The humble penny — on one hand, the country's smallest denomination of currency; on the other hand, a symbol of good fortune.
But take a closer look next time there's some spare change, on one of the small coins there might be an even smaller message engraved along the edge. But that tiny message has a big meaning.
Brooklyn artist Jill Magid had 120,000 brand new 2020 pennies engraved with the words, "The body was already so fragile."
She said it's supposed to reflect the state of the country at the start of the COVID pandemic, and how much worse things got. Magid also said the word "body" also represents both the human body and the economic body.
"When the pandemic hit, all of the cracks in the system became more apparent," Magid said. "120,000 equals $1,200, which is the stimulus check."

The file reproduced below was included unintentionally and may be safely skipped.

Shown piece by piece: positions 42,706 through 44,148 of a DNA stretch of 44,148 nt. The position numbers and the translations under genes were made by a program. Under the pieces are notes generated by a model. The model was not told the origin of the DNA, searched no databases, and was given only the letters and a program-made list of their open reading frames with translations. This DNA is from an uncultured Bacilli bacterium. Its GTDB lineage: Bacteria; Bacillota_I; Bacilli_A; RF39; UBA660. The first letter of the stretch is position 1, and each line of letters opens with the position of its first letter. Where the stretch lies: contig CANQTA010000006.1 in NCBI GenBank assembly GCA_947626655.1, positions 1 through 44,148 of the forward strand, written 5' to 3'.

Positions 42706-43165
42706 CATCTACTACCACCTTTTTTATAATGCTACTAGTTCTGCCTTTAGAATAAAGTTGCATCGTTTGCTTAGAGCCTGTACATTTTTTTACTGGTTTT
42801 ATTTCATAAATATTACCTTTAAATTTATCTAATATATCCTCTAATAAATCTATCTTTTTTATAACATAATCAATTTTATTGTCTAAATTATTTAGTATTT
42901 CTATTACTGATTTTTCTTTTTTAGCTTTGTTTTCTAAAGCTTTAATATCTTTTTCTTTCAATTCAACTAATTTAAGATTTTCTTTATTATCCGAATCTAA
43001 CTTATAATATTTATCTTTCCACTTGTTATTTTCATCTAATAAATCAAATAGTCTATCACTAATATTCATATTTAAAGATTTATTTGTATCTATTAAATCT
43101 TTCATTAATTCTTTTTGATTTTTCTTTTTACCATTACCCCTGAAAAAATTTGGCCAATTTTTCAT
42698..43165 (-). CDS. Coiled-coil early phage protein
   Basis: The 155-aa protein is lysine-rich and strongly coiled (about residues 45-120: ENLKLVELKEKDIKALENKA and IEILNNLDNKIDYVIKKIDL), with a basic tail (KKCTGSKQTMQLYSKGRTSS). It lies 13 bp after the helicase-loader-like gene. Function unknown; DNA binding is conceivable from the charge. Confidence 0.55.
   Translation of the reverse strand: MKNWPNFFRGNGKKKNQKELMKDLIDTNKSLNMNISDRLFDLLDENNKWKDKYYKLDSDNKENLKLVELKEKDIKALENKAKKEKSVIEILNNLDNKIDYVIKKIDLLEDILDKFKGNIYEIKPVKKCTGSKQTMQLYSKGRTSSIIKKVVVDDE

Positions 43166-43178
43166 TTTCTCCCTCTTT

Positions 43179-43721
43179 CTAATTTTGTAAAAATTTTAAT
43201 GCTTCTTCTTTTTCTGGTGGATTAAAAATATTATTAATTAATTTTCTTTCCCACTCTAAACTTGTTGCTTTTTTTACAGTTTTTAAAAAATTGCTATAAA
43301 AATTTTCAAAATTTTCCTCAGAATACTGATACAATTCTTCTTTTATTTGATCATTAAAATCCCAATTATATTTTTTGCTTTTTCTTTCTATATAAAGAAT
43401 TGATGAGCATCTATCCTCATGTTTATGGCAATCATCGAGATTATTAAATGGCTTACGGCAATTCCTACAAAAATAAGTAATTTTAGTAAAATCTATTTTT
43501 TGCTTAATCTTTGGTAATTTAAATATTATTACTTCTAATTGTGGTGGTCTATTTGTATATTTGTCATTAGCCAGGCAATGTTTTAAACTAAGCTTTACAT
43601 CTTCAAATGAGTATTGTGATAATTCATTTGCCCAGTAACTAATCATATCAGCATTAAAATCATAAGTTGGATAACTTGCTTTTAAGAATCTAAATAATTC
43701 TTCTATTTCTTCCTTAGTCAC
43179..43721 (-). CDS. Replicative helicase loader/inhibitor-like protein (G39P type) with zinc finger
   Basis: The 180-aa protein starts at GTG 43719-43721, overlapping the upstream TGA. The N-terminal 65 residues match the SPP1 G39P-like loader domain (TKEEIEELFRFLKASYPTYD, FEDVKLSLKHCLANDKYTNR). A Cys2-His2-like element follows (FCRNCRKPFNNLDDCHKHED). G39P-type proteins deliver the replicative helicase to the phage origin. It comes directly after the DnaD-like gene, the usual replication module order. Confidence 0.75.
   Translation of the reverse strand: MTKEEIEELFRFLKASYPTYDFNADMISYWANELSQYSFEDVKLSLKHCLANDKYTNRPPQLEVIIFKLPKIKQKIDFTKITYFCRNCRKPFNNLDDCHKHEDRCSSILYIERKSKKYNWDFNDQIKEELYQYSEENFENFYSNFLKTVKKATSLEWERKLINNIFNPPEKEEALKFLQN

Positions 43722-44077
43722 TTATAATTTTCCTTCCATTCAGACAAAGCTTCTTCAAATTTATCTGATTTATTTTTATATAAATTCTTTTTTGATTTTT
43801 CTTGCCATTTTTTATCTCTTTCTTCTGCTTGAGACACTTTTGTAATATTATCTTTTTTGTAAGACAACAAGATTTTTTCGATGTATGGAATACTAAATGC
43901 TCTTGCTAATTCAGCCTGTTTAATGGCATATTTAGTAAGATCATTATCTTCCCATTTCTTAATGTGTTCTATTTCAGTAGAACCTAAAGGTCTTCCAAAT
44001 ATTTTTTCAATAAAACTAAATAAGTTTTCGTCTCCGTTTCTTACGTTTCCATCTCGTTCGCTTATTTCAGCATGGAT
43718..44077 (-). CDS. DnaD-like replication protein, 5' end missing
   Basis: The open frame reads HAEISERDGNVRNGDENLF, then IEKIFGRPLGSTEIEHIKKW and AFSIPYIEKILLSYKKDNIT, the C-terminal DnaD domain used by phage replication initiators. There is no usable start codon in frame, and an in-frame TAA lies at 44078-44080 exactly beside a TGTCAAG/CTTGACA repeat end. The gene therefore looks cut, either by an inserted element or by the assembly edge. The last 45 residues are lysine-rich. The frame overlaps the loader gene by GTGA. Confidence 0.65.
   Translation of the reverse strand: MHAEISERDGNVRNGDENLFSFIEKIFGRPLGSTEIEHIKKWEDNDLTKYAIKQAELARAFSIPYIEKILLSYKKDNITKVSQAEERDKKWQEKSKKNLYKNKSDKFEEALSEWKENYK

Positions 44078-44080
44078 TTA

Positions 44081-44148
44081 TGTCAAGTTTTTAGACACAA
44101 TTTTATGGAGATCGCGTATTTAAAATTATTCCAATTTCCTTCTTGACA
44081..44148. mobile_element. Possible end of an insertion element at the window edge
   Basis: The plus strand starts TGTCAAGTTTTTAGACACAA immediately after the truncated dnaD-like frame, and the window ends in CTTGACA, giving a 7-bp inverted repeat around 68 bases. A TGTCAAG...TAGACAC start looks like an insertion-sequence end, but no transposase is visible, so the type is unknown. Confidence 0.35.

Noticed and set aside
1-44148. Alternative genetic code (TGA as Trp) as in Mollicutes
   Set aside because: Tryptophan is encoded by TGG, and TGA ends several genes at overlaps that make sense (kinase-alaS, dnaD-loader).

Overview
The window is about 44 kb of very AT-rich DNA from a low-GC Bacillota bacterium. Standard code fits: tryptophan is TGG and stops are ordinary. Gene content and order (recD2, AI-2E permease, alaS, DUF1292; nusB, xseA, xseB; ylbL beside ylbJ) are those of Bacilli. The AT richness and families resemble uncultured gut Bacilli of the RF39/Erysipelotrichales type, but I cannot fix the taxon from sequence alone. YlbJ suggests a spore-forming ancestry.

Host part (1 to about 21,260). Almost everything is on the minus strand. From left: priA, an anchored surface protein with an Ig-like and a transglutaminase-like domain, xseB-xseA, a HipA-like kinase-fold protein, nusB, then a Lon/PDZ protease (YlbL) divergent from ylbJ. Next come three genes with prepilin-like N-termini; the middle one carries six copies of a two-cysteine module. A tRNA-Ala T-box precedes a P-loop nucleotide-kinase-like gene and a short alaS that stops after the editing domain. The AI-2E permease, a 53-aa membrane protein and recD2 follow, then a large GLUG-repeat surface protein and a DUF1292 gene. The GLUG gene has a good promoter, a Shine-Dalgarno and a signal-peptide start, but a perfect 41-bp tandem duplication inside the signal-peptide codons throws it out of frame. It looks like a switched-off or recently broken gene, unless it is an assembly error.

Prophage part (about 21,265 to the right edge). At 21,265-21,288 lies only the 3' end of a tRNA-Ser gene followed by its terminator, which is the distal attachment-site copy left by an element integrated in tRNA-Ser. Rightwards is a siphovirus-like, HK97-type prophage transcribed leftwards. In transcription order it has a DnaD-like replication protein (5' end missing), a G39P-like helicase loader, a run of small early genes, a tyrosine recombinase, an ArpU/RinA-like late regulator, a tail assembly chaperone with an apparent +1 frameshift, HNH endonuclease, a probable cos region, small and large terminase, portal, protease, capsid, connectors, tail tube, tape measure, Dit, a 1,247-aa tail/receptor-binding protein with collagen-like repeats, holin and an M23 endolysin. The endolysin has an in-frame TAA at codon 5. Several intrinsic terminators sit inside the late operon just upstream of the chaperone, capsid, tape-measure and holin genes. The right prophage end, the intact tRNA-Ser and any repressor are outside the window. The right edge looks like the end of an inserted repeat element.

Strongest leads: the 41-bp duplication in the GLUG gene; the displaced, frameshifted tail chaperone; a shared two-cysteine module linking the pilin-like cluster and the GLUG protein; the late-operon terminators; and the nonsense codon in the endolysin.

So why was the penny chosen?
"They exist as these images and objects of hope. That we throw then into wishing wells, and have them carry our dreams. So they are these poetic beautiful objects," said Justine Ludwig, who commissioned the project, called "Tender." She said that the name stems from the world being "in a moment where we really need more tenderness, more kindness, a reminder of our own humanity."
Magid is distributing the engraved pennies from her studio in Brooklyn, as well as spending them at bodegas all around the city. She calls her piece a dispersed monument — instead of a monument, it's made up of small pieces that spread, just like the coronavirus itself.
She said her goal would be for whomever finds one to think on the meaning and on this moment in history, then spend it so someone else can do the same.
"I hope that they circulate for a very long time," Magid said. "Pennies circulate for like 40 years generally, so they become a kind of mark of this moment."